Okay, so, um... how does one actually begin to write their own bass lines?
Sorry for the stupid question; Thanks in advance.
Someone should really sticky a bassline help thread. I'll start off on the basics and you can add.

First you should start off by deciding what type of music you want to play. This will help you chose your scales and modes. I'll divide the 7 modes into genres which are played (usually) through these modes.

A mode is a series of intervals which define a certain pitch. For instance an interval is just measurement of a musical distance. So dealing with modes it would just be half step or whole step. A half step is the distance from any key to the key immediately above or below it. For example going from F to F# should be a half step. A whole step is going from one key to another key and having another key between them. For example going from F to G.

Ionian Mode (W-W-H-W-W-W-H) Pop, Modern rock, etc.
Dorian Mode (W-H-W-W-W-H-W) Country, folk music, goth,
Phrygian Mode (H-W-W-W-H-W-W) Good for solos, angry music,
Lydian Mode (W-W-W-H-W-W-H) Jazz; gives sense of happiness to listeners
Mixolydian Mode (W-W-H-W-W-H-W) Blues; epic
Aeolian Mode (W-H-W-W-H-W-W) Metal; gives strong sense of sadness in the song.
Locrian Mode (H-W-W-H-W-W-W) Metallica really popularized this mode. Before the mode was just thought to be theoretical.

Then choose your root note and scale ; if you want metal just go with the trusty Pentatonic Blues Scale and Aeolian Mode. Be creative add pull off, slides, or whatever. But this is just the tip of the iceberg, so hope this helps a little.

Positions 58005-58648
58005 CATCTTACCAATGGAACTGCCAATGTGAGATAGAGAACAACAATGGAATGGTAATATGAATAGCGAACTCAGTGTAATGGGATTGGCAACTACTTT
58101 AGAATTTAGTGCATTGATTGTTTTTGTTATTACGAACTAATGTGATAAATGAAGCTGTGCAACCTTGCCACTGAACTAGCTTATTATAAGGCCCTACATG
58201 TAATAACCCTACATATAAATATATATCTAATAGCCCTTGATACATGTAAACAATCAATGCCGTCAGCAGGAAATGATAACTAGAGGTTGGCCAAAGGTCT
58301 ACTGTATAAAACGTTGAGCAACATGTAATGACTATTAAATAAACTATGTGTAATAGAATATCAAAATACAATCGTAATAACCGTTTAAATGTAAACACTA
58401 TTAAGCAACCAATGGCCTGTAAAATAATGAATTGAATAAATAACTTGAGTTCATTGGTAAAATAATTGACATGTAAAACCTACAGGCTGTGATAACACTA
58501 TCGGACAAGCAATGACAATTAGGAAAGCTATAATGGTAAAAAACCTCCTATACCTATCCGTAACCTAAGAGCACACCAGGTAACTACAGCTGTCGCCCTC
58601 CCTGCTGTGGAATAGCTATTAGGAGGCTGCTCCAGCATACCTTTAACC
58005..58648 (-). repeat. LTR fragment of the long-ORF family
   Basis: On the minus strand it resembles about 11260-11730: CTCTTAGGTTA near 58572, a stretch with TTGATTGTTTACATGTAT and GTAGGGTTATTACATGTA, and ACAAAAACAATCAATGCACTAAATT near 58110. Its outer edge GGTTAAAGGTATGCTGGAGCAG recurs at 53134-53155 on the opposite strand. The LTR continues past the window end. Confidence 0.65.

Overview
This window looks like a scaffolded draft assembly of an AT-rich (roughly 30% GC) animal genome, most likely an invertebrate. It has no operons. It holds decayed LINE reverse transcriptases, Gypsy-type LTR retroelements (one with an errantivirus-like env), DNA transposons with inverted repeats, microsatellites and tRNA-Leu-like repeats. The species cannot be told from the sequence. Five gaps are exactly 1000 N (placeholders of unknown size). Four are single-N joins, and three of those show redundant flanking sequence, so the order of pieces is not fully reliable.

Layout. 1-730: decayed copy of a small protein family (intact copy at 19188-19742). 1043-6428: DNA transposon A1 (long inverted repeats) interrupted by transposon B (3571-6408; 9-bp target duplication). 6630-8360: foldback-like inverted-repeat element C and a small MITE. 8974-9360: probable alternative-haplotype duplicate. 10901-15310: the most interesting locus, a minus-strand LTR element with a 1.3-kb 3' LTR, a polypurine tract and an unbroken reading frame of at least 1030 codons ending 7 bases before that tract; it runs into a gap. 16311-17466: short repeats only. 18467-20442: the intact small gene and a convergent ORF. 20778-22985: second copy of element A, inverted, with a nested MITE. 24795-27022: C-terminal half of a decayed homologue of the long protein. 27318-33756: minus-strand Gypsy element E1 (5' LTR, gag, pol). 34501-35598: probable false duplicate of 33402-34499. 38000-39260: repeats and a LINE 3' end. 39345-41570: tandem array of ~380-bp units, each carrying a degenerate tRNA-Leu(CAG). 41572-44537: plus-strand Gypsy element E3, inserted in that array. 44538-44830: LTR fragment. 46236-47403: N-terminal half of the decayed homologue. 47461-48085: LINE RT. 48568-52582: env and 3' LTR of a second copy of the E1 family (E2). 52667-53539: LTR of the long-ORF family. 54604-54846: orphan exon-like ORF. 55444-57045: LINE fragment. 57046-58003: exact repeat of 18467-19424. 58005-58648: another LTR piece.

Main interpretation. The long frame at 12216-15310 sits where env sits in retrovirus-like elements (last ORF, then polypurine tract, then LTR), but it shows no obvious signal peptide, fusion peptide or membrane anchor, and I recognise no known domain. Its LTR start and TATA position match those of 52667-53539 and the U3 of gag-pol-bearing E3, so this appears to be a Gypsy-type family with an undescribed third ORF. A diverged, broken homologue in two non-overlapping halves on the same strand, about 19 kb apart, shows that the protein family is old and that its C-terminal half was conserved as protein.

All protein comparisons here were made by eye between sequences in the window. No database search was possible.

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wow you need to get into more music theory. There is far more to scales than just the box.

I'll do my best though.

Before you learn anything, you need to learn intervals. In order to learn intervals, you really need to learn the major scale.

The major scale goes Root, Major 2nd, Major 3rd, Perfect 4th, Perfect 5th, Major 6th, Major 7th, Octave.
In the key of G it will look like this:

R M2 M3 P4 P5 M6 M7 Octave

The names of all intervals can really be determined by the function in the major scale. That statement may be really over your head, but let's do it like this.
The fourth and fifth, without all that theory nonsense, are the 2 coolest intervals to play with. Why? Well scientifically because of how their soundwaves bond, they match up at very even points (root goes by twice, intervals goes by 3 times; root goes by three times, interval goes by twice). Non-scientifically, they just do, alright? Because of these bonds where they match up so evenly, they are called "perfects".
The fourth, the fifth, and hte octave are all called "perfects" because they all share this.

Everything else (in the major scale)'s interval title will be called major. Why? Because everything else has some purpose tonally. That statement may have been over your head. So I'll put it this way: the 4ths, 5ths, and octaves are there to make it cool. The other intervals are there to give it a feel. If I play a bassline just root, fifth... it could be sad, it could be happy. No one knows damn it! If I play a bassline thats root, major third, perfect fifth, it's probably at a happier moment in the song.

So. What I'm saying is, if it's not a perfect, it is there for... emotion I guess. The better way to say it is how I originally did: everything else has a purpose tonally. Because most other music theory is based on the major scale, these intervals in the major scale are all called majors.

To get the names of other intervals, use this formula. (If you didn't know, a half step is just one note/1 fret/smallest distance in sheet music.)

Use this formula

Diminished <- Minor <- Major -> Augmented
Diminished <- Perfect -> Augmented

<- means move it a halfstep lower. -> means move it a halfstep higher.

So, C major scale is C D E F G A B C.
The major 7th is B. Because its the 7th note in the major scale.